Bahama Banks
Learn about Bahama Banks topic at defaultLogic. defaultLogic provides comprehensive banking and financial learning resources.
The Bahama Banks: Little Bahama Bank in the north and Great Bahama Bank in the south. The Cay Sal Bank is also visible.

The Bahama Banks are the submerged carbonate platforms that make up much of the Bahama Archipelago. The term is usually applied in referring to either the Great Bahama Bank around Andros Island, or the Little Bahama Bank of Grand Bahama Island and Great Abaco, which are the largest of the platforms, and the Cay Sal Bank north of Cuba. The islands of these banks are politically part of the Bahamas. Other banks are the three banks of the Turks and Caicos Islands, namely the Caicos Bank of the Caicos Islands, the bank of the Turks Islands, and wholly submerged Mouchoir Bank. Further southeast are the equally wholly submerged Silver Bank and Navidad Bank north of the Dominican Republic.

Geologic history and structure

The limestone that comprises the Banks has been accumulating since at least the Cretaceous period, and perhaps as early as the Jurassic; today the total thickness under the Great Bahama Bank is over 4.5 kilometres (2.8 miles).[1] As the limestone was deposited in shallow water, the only way to explain this massive column is to estimate that the entire platform has subsided under its own weight at a rate of roughly 3.6 centimetres (2 inches) per 1,000 years.[1]

The waters of the Bahama Banks are very shallow; on the Great Bahama Bank they are generally no deeper than 25 meters (80 feet).[2] The slopes around them however, such as the border of the Tongue of the Ocean in the Great Bahama Bank, are very steep. The Banks were dry land during past ice ages, when sea level was as much as 120 meters (390 feet) lower than at present; the area of the Bahamas today thus represents only a small fraction of their prehistoric extent.[1][2] When they were exposed to the atmosphere, the limestone structure was subjected to chemical weathering that created the caves and sinkholes common to karst terrain, resulting in structures like blue holes.[1]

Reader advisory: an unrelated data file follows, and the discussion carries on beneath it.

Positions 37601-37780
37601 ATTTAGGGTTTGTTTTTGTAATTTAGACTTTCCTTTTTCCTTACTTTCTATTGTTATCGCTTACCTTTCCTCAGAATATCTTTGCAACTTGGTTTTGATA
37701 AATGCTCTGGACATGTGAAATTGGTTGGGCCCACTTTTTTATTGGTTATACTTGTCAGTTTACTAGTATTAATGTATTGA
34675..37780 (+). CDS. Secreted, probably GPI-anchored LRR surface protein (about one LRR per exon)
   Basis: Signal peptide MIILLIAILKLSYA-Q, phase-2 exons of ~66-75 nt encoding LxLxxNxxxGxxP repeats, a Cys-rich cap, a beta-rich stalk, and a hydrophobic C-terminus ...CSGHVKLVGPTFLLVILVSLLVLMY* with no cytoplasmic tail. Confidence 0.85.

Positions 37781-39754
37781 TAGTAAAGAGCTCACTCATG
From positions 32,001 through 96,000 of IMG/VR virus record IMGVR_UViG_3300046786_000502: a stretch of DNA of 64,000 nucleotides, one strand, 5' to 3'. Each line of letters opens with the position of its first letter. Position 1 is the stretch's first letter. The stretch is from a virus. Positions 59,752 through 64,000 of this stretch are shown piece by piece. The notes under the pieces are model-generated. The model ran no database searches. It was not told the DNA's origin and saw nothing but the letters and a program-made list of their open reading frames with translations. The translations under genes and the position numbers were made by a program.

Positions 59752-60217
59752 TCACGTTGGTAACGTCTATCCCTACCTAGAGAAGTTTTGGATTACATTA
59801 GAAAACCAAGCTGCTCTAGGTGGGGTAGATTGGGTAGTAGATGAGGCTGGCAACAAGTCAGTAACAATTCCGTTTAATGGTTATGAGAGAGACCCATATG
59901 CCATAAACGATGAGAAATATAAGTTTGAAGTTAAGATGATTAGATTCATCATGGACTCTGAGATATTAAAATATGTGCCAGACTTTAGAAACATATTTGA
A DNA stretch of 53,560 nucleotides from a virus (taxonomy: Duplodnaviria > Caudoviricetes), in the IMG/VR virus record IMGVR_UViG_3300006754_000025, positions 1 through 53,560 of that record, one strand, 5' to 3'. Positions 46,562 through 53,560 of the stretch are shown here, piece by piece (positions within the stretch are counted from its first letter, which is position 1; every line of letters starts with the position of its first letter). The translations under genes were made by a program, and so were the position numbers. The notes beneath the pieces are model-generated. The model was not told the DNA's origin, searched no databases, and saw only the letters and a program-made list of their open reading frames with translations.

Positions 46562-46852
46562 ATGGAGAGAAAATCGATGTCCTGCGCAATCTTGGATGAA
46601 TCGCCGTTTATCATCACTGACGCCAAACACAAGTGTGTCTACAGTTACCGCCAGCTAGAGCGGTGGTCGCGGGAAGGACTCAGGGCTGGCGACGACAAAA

See also

References

  1. ^ a b c d http://geoinfo.amu.edu.pl/wpk/geos/GEO_6/GEO_PLATE_C-16.HTML "Geomorphology from Space, Chapter 6: Coastal Landforms. Plate C-16, 'Great Bahama Bank'" (Accessed 3/9/06)
  2. ^ a b Stephen K. Boss, "Geological Research on the Great Bahama Bank" (Accessed 3/9/06) Archived 2006-02-05 at the Wayback Machine

Further reading

  • Agassiz, Alexander (1894). A Reconnoissance of the Bahamas and of the Elevated Reefs of Cuba in the Steam Yacht "Wild Duck", January to April 1893. pp. 17-18. OCLC 8310508.
  • "The Formation and Distribution of Modern Ooids on Great Bahama Bank". Annual Review of Marine Science. Annual Reviews. 2019. doi:10.1146/annurev-marine-010318-095251.

External links

  • ESA: Earth From Space: The Great Bahamas Bank, on http://spaceref.com, December 20, 2014 11:00 AM

Coordinates: 24°02?47?N 77°39?05?W / 24.046464°N 77.651367°W / 24.046464; -77.651367


  This article uses material from the Wikipedia page available here. It is released under the Creative Commons Attribution-Share-Alike License 3.0.

Bahama_Banks
 



 



 
Music Scenes